Thursday, July 28, 2011

Networking to spread the Livable Streets message

The Livable Streets Team is out in force today at the quarterly meeting of the Missouri Council for Activity and Nutrition.

MOCAN is a statewide coalition of state and agencies, academics, public health practitioners and other like-minds who met quarterly to explore how to create a healthier and more active Missouri. Missouri Livable Streets is a sponsored program of MOCAN.

I am grateful for the networking opportunities that happen when I go to MOCAN meetings. Today at MOCAN I learned how public health nurses in Southeast Missouri are working to make kids more active. There is a livable streets part to that puzzle. I also learned about Livable Streets efforts happening in Johnson County, Kansas (in Metro Kansas City). There were other tales of community members warming (literally this month!) to the idea of livable streets in their towns.

By participating in coalitions such as MOCAN Missouri Livable Streets gets to spread the message to corners of the state that our small staff and advisors could not reach by ourselves. If you are interested in spreading the message about livable streets to a local group you work with check out the information we have for advocates like yourself at our website.

Be well and see you in the streets,

Tuesday, July 19, 2011

Building on Missouri's Great Places

Missouri has a lot of wonderful communities. Whether they hug the Missouri River, rest amongst Ozark hills or serve as regional trading hubs in the farm country of the north.

Imagine these cities, towns and rural places building on their current greatness by becoming more intentionally more walkable, bikable and accessible for those in wheelchairs. Imagine these places with density and forms that encourage residents to be active in reaching destinations that we all care about: the grocery store, the parks, friends houses and church. To build on their current greatness, Missouri's cities need to consider how all residents move throughout town. When local leaders only consider how to move cars as fast as possible we end up with communities sold out to concrete, oil and speed. Yes, Missourians who have them are dependent on their cars to get to work, school and retail.

In an effort to get our cities thinking more about how to create communities that are friendlier for those on foot, bike and wheel the Missouri General Assembly adopted on May 12 a Complete Streets Resolution. This resolution encourages communities to consider and adopt local Complete Streets policies. Such policies require "organizations and agencies that build, control, maintain, or fund roads, highways, and bridges in Missouri to adopt Complete Streets policies and to plan, design, build, and maintain their road and street system to provide complete, safe access to all road users." Local complete streets policies are one step to getting more walkable, bikable and accessible communities. Additional steps might include revising local zoning ordinances to see how these encourage the construction of quality places that encourage active transportation and social interaction. The Mid-America Regional Council is heading the right direction by encouraging local governments to support pedestrian activity centers among its member governments in the Kansas City metro area.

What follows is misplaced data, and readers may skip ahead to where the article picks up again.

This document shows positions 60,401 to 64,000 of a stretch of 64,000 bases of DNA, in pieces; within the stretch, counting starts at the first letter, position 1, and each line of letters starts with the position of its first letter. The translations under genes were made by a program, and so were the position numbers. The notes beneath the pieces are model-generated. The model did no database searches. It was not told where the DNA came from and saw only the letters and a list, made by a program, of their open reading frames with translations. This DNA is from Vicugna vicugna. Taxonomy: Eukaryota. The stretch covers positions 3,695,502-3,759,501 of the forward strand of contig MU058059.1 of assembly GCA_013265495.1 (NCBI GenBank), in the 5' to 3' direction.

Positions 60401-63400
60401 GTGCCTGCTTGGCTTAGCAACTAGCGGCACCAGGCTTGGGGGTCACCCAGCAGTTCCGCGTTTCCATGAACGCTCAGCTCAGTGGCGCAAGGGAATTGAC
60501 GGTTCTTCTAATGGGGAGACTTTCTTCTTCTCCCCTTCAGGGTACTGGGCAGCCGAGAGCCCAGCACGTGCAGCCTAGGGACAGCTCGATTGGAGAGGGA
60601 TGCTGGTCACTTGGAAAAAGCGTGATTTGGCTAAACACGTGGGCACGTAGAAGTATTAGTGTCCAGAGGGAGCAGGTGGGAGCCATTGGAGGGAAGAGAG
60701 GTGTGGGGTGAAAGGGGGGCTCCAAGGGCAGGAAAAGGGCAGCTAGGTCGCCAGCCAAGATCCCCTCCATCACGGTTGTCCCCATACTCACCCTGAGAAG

Friday, July 8, 2011

A reminder about the economy of livable streets

Here is a reminder from one bicycle commuter that not all who ride and walk do so as a choice. Some need to walk and ride and use transit as a matter of economics.

At Missouri Livable Streets we work to create change and provide information that is accessible to all citizens regardless of their abilities or means. Sometimes, however, we tend to run with people just like us. We need reminders that there remain great numbers of Americans who simply will not come to advocacy trainings, get organized and advocate for change at the times and places we tell them to. Such invisibility clearly is not due to apathy so much as these folks are busy working (maybe a couple jobs), raising families and trying to keep it together financially.

Elly, thanks for the reminder. We can and will try harder to remember those who truly need livable streets.